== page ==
Little Instruments

by Adam Fairhall

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Improvising musician​ Adam Fairhall​ will release his new EP, ​Little Instruments​, on Friday 6th December, courtesy of Efpi Records. Consisting of four tracks recorded live at Efpi Fest 2017, it hears Fairhall experimenting with portable, acoustic keyboard instruments, not often heard within the context of free improvisation.

Darlin’ Cora​ and ​Cosmos​ are pieces drawn from the worlds of folk and jazz music respectively — the former a widely-performed Appalachian folk composition and the latter, a number from John Coltrane’s canon, first performed in 1965, as he transitioned toward a more avant-garde style of expression. ​Mechanica​ and Wooden House​ are improvisations on the Dulcitone and toy piano respectively: instruments that were hand-prepared by the Cheshire-based musician, whose presence as a pianist and organ player in Manchester’s jazz scene have seen him work with Nat Birchall, The Revival Room and many others.

When Fairhall first approaches an instrument of this sort, his hope is that it will gradually suggest a unique musical vocabulary. While his decades spent studying the totality of jazz piano have equipped him with a skillset that transcends the concert grand, it is his free improvising and ethnomusicological interests that dictate these formative musical encounters. The tones coaxed from each instrument imply sonic connections to disparate styles of traditional music, encouraging him to investigate everything from Gamelan gong kebyar to Appalachian folk music, returning with his findings for the next phase of hands-on discovery.

Mechanica,​ an improvisation for prepared Dulcitone, focuses upon rhythm and timbre, but the freewheeling melodies Fairhall spontaneously crafts cannot be ignored. Inspired by the tones of the African balafon, the manual indepence of his jazz piano forebears, and the fast repetitive phrases composed by the likes of Terry Riley, but improvised by the likes of Keith Tippett — he finds a meditative middle ground between atonality and tonic rigidity, rhythmic consistency and manual override.

His rendition of the Appalachian folk standard ​Darlin’ Cora​ couldn’t be further in texture from the track which precedes it. Utilising a single reed free-bass accordion, Fairhall begins improvising without a modal centre — his clustered notes sounding almost as if they’re being heard in reverse. His pulsing of the bellows beautifully modulates a passage of warm major chords, before arriving at the time-honoured tune, which his accordion renders quite differently to the banjo and voice of a Roscoe Holcomb or Pete Seeger.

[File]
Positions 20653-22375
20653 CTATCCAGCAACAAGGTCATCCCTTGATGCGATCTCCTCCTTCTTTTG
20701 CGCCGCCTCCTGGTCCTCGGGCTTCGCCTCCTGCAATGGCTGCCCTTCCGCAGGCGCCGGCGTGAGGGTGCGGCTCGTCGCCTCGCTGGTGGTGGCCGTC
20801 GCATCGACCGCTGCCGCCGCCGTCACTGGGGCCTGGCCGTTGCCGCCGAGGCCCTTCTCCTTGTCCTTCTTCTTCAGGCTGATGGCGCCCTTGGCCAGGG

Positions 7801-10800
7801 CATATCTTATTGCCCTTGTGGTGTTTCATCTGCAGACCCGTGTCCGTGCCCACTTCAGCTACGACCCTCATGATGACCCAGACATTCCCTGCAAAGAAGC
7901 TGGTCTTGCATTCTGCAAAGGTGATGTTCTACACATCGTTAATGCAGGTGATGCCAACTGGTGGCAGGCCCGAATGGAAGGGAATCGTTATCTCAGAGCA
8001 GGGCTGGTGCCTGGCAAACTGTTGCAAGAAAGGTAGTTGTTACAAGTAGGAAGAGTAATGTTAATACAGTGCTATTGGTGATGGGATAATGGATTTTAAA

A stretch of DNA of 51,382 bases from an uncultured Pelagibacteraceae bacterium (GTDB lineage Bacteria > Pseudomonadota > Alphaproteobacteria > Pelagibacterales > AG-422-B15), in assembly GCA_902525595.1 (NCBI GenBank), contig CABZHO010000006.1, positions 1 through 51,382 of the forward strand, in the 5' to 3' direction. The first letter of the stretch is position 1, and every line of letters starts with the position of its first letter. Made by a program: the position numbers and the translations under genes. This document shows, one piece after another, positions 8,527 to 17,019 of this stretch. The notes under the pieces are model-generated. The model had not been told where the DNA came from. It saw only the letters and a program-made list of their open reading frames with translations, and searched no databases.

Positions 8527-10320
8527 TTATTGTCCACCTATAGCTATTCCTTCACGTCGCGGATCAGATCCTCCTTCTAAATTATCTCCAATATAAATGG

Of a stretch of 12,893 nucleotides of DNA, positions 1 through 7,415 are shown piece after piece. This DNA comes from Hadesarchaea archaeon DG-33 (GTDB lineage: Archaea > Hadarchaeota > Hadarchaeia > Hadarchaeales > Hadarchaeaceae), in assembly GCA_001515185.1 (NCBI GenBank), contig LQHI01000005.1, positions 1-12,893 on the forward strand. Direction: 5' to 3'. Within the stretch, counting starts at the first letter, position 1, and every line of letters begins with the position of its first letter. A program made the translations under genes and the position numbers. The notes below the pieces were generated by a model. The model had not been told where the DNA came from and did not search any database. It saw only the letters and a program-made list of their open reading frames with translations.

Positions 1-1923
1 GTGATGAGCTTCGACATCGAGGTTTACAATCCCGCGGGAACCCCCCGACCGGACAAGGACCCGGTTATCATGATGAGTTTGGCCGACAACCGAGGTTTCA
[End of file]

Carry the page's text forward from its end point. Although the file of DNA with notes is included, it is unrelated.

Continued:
Wooden House,​ the shortest of these musical vignettes, hears Fairhall applying Gamelan motifs to a lightly prepared toy piano, amongst further improvisation. With tape across its tines and its keyboard raised, Fairhall dampens the instrument’s resonance while intensifying its attack, taking its sound closer to that of a wooden idiophone.

Concluding the EP with John Coltrane’s ​Cosmos​, Fairhall pushes the Indian harmonium beyond the confines of its role within Qawwali devotional music, following the lead of Coltrane and his bandmates as he journeys between keys, always sustaining the droning F note beneath.

While Fairhall’s attraction to these unusual keyboard instruments stemmed from his wanting a portable instrument with a characterful sound, that would slot into improv gigs without pilfering the niches of that scene’s modular synth players, percussionists and woodwind players, it has led him to a more profound personal practice. On ​Little Instruments​ — an intriguingly different offering than his 2017 solo piano record, Friendly Ghosts​ — he applies the same keen interest in roots music that guided his path through jazz piano, to the idiosyncratic keyboard instruments on the fringes of our musical cultures. ‘I’d like the audience to be able to hear​ Little Instruments​ as the same mind, the same voice,’ Fairhall concludes, ‘just a different facet of it.’

credits

released December 6, 2019

Adam Fairhall​ – Dulcitone, toy piano
single reed free-bass accordion, harmonium

Tracks 1+3 composed by Adam Fairhall
Track 2 traditional arranged by Adam Fairhall
Track 4 composed by John Coltrane, arranged by Adam Fairhall

Recording​ – Alex Fiennes
Mix and Master​ – Alex Bonney
Artwork photography​ – Peter Woodman
Liner notes – Joshua French

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Adam Fairhall Crewe, UK

Over the past decade, Adam Fairhall has forged an international reputation as a jazz pianist and improviser of exceptional versatility. Named as a nod to the ever-present influence of long-gone pianists on his playing, Friendly Ghosts represents Adam’s recorded debut as a solo pianist and continues the synthesis of styles that has long been a feature of his work. ... more

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